AIRLINE ECONOMICS DURING THE TRANSITION TO A POST-PANDEMIC WORLD

  • Home
  • blog
  • AIRLINE ECONOMICS DURING THE TRANSITION TO A POST-PANDEMIC WORLD
blog image

Let us get right to the point …….

The airline industry is fragile due to many factors:

·      High fixed cost of operations

·      Low variable cost of operation

·      Aircraft Purchase decisions have to be made for many years into the future.

·      Business risk does not move down the distribution chain.

·      Extreme sensitivity to external events

·      Government Regulations and Oversight

·      International trade agreements

·      Natural monopolies at airports and limitations on economically efficient airport slots

·      Typically, very low margin business with a tendency towards a boom or bust cycle.

The global pandemic is just one example of the extreme sensitivity of the airline business model to events that are beyond the airline’s control. In the case of the pandemic the problem is compounded by additional factors that handicap the airline industry in its attempt to restart business.

·      Severity of the virus transmissibility.

·      New virus variants may be even more transmissible and potentially more deadly.

·      Transmission control actions at the national level are mixed.

·      Availability of an effective vaccine is constrained by production and distribution.

·      Population behavior in accepting the vaccine.

·      Government rules and restrictions on airline travel

·      Potential new breakouts of the infection as restrictions are eased.

All these issues introduce a large number of variables for the airline to consider when deciding to restart services between cities. The historical airline data regarding traditional traffic flow patterns will have been disrupted by the collapse in airline route networks, the propensity for people to travel will have been reduced not only by “stay at home” instructions but also by the inevitable safety concerns associated with the air travel process (Uncertainty about booking flights for some future date, airport processes (check-in, Security lines, Immigration lines, airport departure Gates) etc. Social separation requirements are extremely difficult to maintain in such settings especially when segments of the population may not be as rigorous as others in wearing masks and maintaining the recommended separation.

As we know, airlines survive on the cash flow they receive from passengers booking flights today for a departure at some time in the future. This means that if the passenger advanced booking behavior changes due to uncertainty regarding when they can be vaccinated or restrictions on travel are lifted, one can expect to see a shift from longer range bookings to much closer to departure bookings, This has implications on both passenger demand and advanced booking revenue (cash flow). It should be noted that small changes in passenger demand (1-3%) will have serious implications on the viability of many airlines. This in turn will typically trigger significant sales actions by airlines in efforts to stimulate sales and capture traffic from competitors.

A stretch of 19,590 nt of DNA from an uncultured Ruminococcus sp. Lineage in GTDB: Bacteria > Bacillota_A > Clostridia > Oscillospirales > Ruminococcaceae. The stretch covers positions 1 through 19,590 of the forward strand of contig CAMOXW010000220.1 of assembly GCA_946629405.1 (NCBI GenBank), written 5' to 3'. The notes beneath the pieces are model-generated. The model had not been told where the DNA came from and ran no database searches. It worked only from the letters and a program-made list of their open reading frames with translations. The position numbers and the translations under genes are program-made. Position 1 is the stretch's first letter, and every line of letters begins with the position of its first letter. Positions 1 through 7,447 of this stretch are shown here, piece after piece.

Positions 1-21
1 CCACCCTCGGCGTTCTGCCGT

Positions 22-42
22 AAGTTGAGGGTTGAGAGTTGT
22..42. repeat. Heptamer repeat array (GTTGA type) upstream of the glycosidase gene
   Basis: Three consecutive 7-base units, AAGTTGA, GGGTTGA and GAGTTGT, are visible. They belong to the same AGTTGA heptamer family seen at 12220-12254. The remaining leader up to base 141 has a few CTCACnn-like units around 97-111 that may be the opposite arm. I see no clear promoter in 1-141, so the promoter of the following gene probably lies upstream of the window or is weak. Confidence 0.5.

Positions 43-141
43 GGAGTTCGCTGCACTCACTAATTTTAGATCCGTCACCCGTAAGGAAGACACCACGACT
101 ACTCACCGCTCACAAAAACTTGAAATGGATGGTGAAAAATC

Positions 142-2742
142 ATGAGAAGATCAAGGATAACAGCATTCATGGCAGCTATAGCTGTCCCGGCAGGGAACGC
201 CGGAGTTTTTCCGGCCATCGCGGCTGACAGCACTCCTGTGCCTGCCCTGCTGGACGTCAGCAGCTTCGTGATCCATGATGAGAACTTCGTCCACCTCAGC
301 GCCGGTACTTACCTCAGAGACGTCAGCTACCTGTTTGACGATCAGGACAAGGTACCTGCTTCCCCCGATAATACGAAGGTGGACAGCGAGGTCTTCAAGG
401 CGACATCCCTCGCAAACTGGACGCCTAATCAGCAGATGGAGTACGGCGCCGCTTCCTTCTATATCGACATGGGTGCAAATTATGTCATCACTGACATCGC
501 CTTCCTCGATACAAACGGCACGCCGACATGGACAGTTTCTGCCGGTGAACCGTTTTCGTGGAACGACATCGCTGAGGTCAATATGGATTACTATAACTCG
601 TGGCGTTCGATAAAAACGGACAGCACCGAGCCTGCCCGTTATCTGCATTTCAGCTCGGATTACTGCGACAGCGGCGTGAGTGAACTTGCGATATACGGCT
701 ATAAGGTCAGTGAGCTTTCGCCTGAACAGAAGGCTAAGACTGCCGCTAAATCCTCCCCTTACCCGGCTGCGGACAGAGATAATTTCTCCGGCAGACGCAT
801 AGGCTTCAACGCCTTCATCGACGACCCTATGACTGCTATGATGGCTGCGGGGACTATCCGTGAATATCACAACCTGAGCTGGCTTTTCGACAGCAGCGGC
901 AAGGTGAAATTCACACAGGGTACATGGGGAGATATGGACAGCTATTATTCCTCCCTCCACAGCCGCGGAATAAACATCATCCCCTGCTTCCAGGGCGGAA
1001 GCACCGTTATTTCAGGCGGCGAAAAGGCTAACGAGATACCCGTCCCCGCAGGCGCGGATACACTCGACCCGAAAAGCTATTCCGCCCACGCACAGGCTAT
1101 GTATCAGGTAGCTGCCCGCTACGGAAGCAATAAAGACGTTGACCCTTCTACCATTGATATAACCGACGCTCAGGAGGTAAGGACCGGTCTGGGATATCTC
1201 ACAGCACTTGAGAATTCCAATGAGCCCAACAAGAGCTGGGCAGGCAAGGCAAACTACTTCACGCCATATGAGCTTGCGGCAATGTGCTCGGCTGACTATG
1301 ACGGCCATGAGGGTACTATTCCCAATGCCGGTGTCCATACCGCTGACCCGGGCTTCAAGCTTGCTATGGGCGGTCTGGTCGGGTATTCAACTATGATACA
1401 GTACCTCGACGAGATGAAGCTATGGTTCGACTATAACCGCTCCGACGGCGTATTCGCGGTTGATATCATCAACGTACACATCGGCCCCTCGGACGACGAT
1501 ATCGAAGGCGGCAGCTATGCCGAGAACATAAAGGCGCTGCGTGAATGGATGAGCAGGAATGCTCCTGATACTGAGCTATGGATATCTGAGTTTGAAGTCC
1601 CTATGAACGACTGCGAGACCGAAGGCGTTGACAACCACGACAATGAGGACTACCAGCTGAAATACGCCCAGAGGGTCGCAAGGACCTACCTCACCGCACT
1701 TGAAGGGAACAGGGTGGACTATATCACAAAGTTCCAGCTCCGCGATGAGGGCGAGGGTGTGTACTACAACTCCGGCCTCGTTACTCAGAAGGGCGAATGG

A further challenge will be the mix of traffic observed pre-pandemic versus the mix of traffic observed in the post-pandemic world. For example, it is projected that the propensity of business travel will change as more people become comfortable in using video conferencing products such as MS-Teams, Zoom etc. Supporting this projection is the recognition that many business segments will emerge form the pandemic in a weakened state and in efforts to protect cash-flow will enact stricter travel policies that will further weaken demand for air travel.

I have noted the potential impact on the business travel segment as this segment is relatively small in volume, but extremely important to most airlines as they traditional occupy the business cabin on an aircraft and typically pay much higher fares than the Economy traveler. The economic impact of just a 10% reduction in the business segment has a significant long-term negative revenue impact on the airline. If we note that the airline has already invested in the business cabin configuration (cost has already been incurred), operating with empty business seats is not feasible and filling these seats with paid upgrades from the Economy cabin may not offset the lost revenue from business class fares. An approach that may be adopted by airlines is to promote the benefits of the extra space available to appeal to more safety conscious travelers. This however is a two- edged sword.